A lot of people are going to look at me and say, ‘he looks a little bit different’, but I think if they’re willing to have a conversation with me they’ll find that they’re not going to find another candidate who’s going to listen like I will. And I think they’ll like the things I have to say. My sense is people will get past demographics, what we look like, how we pray. I think there’s a common decency in people in Michigan that really is yearning for somebody who’s willing to ask and answer the right questions.
With your experience, why go straight to Governor? Why not city council or mayor?
Because the place that I’m seeing the biggest failures is in that office. I don’t believe in politics as a ladder. I believe in politics as a means of solving really important societal problems.
No one in the race has the kind of government executive experience that I have not one. They’ll say I was in the legislature for God knows how long. And that’s great. It’s good experience to have. But it doesn’t teach you how to lead an institution. I was responsible for 680,000 peoples’ health. I know the experience of having to make split decisions that will affect a lot of peoples’ lives and that’s a unique experience that I bring to the table.
Now, I’m 32, and people will say ‘he’s really young to be governor’. But I also have the experience of also being the youngest health commissioner in the country and one of the youngest in history. I don’t think is much more than a number. I think it’s about the quality of work and the quality of ability. And I think I’ve demonstrated that pretty aptly.
Our economy, if we’re going to build it sustainably, it’s going to be about building the kind of opportunities that millennials want to invest in because these are the folks that are going to be the engine of society.
Where does Michigan need to go in terms of jobs creation? What sorts of jobs?
We’ve been sold this bill of goods by both the governor and the president that says you can either have your environment or you can have jobs. And my sense is that you can have a set of jobs that are focused on the environment and eating China’s lunch when it comes to renewable energies. That manufacturing can be right here in Michigan. Manufacturing is always going to be an important part of Michigan’s economy, but let’s be focused on the future of the economy not the past. Also, focusing on localized manufacturing opportunities. Like skilled manufacturing. We’re one of the most diverse agricultural states in the entire country. There are opportunities for us to be building manufacturing on the back of that.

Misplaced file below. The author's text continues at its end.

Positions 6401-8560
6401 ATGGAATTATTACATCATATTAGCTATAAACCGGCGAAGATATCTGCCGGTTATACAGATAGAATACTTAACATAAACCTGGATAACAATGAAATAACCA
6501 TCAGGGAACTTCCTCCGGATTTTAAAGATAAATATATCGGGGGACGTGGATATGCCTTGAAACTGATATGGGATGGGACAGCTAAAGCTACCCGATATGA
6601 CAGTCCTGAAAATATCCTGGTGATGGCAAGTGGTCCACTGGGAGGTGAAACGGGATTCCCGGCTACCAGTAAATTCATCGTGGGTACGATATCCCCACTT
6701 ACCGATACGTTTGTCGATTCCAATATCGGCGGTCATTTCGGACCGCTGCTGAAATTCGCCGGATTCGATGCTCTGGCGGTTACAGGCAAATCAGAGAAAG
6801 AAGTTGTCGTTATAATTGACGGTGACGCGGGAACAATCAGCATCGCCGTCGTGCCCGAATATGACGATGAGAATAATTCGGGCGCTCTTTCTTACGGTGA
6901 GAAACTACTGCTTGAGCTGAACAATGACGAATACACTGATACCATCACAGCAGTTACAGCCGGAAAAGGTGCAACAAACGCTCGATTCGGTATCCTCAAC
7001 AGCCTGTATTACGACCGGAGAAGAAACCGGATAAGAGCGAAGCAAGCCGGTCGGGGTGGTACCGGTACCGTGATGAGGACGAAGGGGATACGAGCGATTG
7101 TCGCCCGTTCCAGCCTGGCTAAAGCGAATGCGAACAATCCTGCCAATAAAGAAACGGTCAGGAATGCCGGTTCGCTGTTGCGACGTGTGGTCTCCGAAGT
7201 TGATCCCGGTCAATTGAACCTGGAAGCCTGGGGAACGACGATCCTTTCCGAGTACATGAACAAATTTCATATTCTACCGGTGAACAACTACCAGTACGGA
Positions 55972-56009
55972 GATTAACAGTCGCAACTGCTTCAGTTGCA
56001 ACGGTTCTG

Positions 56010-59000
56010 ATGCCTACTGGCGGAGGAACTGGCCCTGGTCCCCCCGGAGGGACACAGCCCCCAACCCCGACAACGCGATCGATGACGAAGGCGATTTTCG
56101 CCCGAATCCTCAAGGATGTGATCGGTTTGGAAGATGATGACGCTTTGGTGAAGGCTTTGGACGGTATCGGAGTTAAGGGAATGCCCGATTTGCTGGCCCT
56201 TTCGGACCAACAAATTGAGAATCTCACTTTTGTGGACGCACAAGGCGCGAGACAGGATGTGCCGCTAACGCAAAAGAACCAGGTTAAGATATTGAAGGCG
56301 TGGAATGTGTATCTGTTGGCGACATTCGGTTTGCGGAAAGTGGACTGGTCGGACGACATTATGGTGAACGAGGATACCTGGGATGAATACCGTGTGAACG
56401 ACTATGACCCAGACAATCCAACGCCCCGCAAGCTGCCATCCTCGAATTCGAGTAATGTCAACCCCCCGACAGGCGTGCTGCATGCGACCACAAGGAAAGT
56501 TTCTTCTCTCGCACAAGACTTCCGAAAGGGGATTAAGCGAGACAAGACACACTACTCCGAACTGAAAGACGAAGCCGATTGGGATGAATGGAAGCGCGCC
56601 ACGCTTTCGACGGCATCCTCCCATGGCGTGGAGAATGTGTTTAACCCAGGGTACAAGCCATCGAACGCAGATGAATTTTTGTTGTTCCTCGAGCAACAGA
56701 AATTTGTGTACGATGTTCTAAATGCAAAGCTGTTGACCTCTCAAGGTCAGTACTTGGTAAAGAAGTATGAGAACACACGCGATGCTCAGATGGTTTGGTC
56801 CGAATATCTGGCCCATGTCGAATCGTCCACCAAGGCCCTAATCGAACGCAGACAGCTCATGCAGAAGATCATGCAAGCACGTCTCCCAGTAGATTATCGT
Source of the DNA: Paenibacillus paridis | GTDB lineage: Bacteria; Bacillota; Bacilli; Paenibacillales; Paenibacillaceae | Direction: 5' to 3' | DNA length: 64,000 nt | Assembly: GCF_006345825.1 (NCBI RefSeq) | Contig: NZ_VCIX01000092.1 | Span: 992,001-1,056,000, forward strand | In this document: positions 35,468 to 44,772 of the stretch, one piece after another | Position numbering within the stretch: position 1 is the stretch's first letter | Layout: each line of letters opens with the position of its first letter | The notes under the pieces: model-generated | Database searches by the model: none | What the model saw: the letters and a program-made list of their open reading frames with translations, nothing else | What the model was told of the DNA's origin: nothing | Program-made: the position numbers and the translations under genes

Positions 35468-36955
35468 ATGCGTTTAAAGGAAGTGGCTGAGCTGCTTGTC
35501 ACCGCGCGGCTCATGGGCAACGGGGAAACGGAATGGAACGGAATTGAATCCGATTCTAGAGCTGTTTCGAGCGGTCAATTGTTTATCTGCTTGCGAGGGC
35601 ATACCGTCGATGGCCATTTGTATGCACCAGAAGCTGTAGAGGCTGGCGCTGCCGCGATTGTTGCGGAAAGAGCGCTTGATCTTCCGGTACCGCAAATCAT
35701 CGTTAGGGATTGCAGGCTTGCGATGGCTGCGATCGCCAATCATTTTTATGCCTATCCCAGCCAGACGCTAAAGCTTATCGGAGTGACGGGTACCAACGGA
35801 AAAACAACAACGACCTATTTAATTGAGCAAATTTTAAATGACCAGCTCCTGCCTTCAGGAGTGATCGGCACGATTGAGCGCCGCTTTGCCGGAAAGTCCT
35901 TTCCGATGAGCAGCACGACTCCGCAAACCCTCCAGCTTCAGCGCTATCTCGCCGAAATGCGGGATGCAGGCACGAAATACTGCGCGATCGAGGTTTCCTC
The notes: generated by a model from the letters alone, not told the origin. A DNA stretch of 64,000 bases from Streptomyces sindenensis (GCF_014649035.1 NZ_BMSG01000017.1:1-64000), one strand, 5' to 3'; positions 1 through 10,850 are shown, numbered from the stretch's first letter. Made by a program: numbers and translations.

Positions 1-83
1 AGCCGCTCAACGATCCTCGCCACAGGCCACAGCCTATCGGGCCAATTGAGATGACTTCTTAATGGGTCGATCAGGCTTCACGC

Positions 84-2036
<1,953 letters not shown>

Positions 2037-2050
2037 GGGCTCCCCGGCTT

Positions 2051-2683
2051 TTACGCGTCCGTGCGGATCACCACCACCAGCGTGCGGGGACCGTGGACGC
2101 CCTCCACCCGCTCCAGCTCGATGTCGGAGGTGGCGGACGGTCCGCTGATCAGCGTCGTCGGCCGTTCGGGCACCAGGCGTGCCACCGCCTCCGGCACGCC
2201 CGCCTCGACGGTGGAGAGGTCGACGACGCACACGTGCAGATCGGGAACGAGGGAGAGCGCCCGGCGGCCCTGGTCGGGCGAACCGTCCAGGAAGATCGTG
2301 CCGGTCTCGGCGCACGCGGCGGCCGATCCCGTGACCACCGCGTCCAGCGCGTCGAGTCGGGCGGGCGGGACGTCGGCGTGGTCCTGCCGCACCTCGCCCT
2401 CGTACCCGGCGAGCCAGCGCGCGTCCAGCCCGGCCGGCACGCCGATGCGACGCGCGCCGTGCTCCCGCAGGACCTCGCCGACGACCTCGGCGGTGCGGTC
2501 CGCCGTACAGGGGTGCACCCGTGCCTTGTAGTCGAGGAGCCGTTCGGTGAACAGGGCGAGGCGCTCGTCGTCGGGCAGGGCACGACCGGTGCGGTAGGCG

When we think about our cities, we really have to think about making them centers of entrepreneurism, because entrepreneurism creates jobs.
Talk about what Michigan needs to be doing for education
I went to public schools through college. As a child of immigrants, I know what public education does for people. It has to be the engine of righting our society’s inequality. Everybody deserves a high quality, equitable public education. It shouldn’t be about where you live. First it means fundamentally re-investing in public education. There’s a pound for pound, dollar for dollar transfer of money out of public education, and it’s showing in the numbers. That means K-12. That also means our public colleges and universities. And 27 community colleges. And it also means what universal pre-k can look like. Because we know that the outcomes depend a lot on what you do early on. It also means how we equitably allocate money for the investment in infrastructure. We have to find a way to get the money out of corporate greed and charter schools.
I believe in local control, because the people that know better are communities and teachers and parents, not corporations and institutions that have a profit motive that live 500 miles away.
The question is, how do we sustainably connect communities across SE Michigan, across the major cities including Grand Rapids and Traverse City and Petoskey. And how do we make it so that we have taken advantage of the wealth generation capacity of cities to push wealth across the state? Because the more we separate the suburbs from the cities, the worse our ability to be able to attract income and income generating capacity to our state.